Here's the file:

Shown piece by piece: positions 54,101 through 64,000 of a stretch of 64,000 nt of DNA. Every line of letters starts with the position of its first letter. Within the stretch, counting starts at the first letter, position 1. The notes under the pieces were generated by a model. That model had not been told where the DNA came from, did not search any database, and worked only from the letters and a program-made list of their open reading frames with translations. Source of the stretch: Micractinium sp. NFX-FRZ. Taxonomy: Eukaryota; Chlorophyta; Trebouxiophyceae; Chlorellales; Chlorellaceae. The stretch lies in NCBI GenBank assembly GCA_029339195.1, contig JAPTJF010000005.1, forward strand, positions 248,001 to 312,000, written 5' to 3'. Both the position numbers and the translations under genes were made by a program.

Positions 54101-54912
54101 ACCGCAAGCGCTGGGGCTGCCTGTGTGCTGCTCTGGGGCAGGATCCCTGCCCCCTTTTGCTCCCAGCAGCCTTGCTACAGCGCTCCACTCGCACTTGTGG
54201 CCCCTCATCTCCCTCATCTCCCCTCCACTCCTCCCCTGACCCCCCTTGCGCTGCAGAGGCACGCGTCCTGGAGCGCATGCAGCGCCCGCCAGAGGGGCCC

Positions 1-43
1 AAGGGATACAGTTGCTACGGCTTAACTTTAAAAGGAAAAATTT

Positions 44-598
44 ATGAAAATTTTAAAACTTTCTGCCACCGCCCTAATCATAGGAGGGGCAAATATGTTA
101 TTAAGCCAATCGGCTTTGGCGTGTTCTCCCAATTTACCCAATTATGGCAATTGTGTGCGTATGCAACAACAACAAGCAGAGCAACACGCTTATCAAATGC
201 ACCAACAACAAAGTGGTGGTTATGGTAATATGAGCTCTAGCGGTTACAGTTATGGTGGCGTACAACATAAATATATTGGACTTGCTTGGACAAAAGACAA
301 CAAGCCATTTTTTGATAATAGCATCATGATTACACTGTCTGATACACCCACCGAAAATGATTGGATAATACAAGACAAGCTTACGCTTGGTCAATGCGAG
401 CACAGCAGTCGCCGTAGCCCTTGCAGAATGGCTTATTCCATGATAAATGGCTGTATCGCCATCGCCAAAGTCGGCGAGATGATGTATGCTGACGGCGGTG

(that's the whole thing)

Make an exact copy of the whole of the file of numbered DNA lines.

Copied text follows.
Shown piece by piece: positions 54,101 through 64,000 of a stretch of 64,000 nt of DNA. Every line of letters starts with the position of its first letter. Within the stretch, counting starts at the first letter, position 1. The notes under the pieces were generated by a model. That model had not been told where the DNA came from, did not search any database, and worked only from the letters and a program-made list of their open reading frames with translations. Source of the stretch: Micractinium sp. NFX-FRZ. Taxonomy: Eukaryota; Chlorophyta; Trebouxiophyceae; Chlorellales; Chlorellaceae. The stretch lies in NCBI GenBank assembly GCA_029339195.1, contig JAPTJF010000005.1, forward strand, positions 248,001 to 312,000, written 5' to 3'. Both the position numbers and the translations under genes were made by a program.

Positions 54101-54912
54101 ACCGCAAGCGCTGGGGCTGCCTGTGTGCTGCTCTGGGGCAGGATCCCTGCCCCCTTTTGCTCCCAGCAGCCTTGCTACAGCGCTCCACTCGCACTTGTGG
54201 CCCCTCATCTCCCTCATCTCCCCTCCACTCCTCCCCTGACCCCCCTTGCGCTGCAGAGGCACGCGTCCTGGAGCGCATGCAGCGCCCGCCAGAGGGGCCC

Positions 1-43
1 AAGGGATACAGTTGCTACGGCTTAACTTTAAAAGGAAAAATTT

Positions 44-598
44 ATGAAAATTTTAAAACTTTCTGCCACCGCCCTAATCATAGGAGGGGCAAATATGTTA
101 TTAAGCCAATCGGCTTTGGCGTGTTCTCCCAATTTACCCAATTATGGCAATTGTGTGCGTATGCAACAACAACAAGCAGAGCAACACGCTTATCAAATGC
201 ACCAACAACAAAGTGGTGGTTATGGTAATATGAGCTCTAGCGGTTACAGTTATGGTGGCGTACAACATAAATATATTGGACTTGCTTGGACAAAAGACAA
301 CAAGCCATTTTTTGATAATAGCATCATGATTACACTGTCTGATACACCCACCGAAAATGATTGGATAATACAAGACAAGCTTACGCTTGGTCAATGCGAG
401 CACAGCAGTCGCCGTAGCCCTTGCAGAATGGCTTATTCCATGATAAATGGCTGTATCGCCATCGCCAAAGTCGGCGAGATGATGTATGCTGACGGCGGTG